Sofia Quintero’s career started in change management, before moving to advertising, then jumping into the tech industry and spending time at various startups.

The common thread was listening to the customer, but it also gave her a humble advantage in understanding that EnjoyHQ didn’t have to pretend it was the one and only uniting platform their customers might use.

Most of the time, you will find that teams are using fifteen tools and out of those, seven will heavily overlap. Then out of those seven, probably two will do exactly the same thing. Yet the team has this very specific mentality where they feel that they need both.

So instead of going for that goal with enjoyHQ, we ask more about what will make those things better. If they keep adding tools and tools and tools, what is that we can do to make that better?

I think that insight is still our competitive advantage. We’re not fooling ourselves.

Read on for the full interview.

Listening to the customer

Every single organization that I had the chance to work with, from super large organizations to tiny ones had the same problem. You will start a project and nobody knew what was the actual data about those customers and users? 

Somebody might be doing research in one department, then we run a service over here, we use this other tool to do some analytics, product managers are doing customer interviews, an agency did research for us three years ago — it’s always in siloes.

There was not a cohesive understanding of how to satisfy those customers. 

Starting off on the VC treadmill

The first little money we received from VC was exhilarating and exciting because it meant that I could focus my efforts into something I was excited about. 

But what I didn’t fully understand was that I was now on the treadmill where that money was going to run out and I needed to raise more money and raise more money and raise more money. Because the actual product that I’m building is complex. It’s not something that you bootstrap and just launch.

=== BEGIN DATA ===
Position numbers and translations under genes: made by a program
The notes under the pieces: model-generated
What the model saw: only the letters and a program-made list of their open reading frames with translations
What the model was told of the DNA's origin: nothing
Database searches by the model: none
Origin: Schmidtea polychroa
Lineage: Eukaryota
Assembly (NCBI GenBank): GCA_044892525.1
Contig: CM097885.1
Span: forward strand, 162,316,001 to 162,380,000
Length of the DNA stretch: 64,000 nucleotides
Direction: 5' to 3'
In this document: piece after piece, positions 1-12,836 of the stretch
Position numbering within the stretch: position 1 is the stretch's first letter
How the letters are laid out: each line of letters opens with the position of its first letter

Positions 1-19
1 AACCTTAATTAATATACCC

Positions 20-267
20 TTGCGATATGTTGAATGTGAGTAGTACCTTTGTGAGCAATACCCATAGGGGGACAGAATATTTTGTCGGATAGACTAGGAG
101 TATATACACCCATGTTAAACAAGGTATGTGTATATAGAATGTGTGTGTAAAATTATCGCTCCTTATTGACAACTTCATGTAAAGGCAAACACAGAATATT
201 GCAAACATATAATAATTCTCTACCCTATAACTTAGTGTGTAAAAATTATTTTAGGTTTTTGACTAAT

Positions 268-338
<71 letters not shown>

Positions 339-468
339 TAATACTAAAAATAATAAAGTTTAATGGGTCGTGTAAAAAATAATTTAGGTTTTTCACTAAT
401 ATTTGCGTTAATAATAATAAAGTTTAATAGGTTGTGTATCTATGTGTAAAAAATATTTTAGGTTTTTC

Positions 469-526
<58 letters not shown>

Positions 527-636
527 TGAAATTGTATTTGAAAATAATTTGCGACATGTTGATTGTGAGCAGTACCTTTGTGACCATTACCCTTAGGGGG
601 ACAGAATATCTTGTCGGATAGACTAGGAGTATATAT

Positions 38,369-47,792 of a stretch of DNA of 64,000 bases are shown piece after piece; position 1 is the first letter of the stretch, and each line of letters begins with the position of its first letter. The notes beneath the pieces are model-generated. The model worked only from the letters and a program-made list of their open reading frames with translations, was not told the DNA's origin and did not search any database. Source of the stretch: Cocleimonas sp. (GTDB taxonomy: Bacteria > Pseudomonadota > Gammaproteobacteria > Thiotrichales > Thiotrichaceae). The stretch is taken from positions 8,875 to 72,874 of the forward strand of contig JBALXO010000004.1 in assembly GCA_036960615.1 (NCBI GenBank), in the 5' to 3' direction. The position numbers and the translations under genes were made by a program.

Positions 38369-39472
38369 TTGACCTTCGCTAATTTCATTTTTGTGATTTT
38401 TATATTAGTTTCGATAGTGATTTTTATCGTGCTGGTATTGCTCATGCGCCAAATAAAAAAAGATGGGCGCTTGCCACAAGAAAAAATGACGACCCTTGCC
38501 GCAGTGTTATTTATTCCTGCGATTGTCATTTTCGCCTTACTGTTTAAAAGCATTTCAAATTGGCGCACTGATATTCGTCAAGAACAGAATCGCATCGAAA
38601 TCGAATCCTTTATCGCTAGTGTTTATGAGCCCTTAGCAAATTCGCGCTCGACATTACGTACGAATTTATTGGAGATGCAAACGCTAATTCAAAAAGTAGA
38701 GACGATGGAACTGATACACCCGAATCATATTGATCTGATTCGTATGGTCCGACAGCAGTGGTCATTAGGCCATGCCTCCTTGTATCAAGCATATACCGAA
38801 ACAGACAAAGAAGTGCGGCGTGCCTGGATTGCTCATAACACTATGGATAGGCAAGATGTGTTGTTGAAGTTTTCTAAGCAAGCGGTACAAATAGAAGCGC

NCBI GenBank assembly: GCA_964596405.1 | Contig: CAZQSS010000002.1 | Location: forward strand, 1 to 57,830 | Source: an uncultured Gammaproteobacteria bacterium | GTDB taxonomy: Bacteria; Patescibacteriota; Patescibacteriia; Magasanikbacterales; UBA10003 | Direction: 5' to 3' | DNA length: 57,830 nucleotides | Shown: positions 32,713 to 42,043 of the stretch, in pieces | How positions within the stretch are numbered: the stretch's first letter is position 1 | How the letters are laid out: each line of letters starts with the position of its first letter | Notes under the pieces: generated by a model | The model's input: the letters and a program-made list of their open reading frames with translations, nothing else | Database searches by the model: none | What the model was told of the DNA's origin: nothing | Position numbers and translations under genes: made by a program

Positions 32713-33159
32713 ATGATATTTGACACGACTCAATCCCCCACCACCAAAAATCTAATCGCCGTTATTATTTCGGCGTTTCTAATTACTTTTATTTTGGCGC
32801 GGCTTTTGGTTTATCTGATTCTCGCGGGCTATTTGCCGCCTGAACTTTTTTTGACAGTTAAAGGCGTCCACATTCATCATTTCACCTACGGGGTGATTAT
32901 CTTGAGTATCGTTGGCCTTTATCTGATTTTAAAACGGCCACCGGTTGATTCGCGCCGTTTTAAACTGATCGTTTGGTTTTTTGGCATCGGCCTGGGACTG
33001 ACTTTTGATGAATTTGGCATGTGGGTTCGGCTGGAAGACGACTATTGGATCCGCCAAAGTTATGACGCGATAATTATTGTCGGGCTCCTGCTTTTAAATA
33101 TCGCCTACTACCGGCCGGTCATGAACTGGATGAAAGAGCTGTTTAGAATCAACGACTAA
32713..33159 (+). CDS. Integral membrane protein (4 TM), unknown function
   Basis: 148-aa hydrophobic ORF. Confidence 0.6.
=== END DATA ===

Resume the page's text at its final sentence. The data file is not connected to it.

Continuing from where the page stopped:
It requires a lot of time to engineer and build a version that enterprises will feel confident with. Especially to connect into their own systems and share customer information — we manage very sensitive data and a lot of volume too. 

I had this naive idea that you can build stuff in a specific amount of time, like: Oh, we’re going to launch in a month. And that is not true. You will launch in two years. 

Designing for a different user

When what you’re building is not for people like you, as you thought, but actually for different types of customers and different types of users, you have to relearn the problem from a different angle. We learned that in our beta program, where a lot of the signups were from product managers, designers, and researchers. And that’s not my background, which is growth. So I had to really change my perspective and really be open and learn about how people will solve the problem and how I can help them with software. 

Learning to find your platform’s place in the stack

A lot of companies start with a vision that they are going to be the one tool that does all these things, that their customers can’t live without, or a platform that unifies X, Y, and Z.

I realized very early on that this will never really happens. Never. 

The way tools are used by companies is very fluid. Everybody will open an account to the thing that they want to try. Procurement will be aware that somebody was very naughty and opened an account in something else. Then it might go through a formal procurement process or not.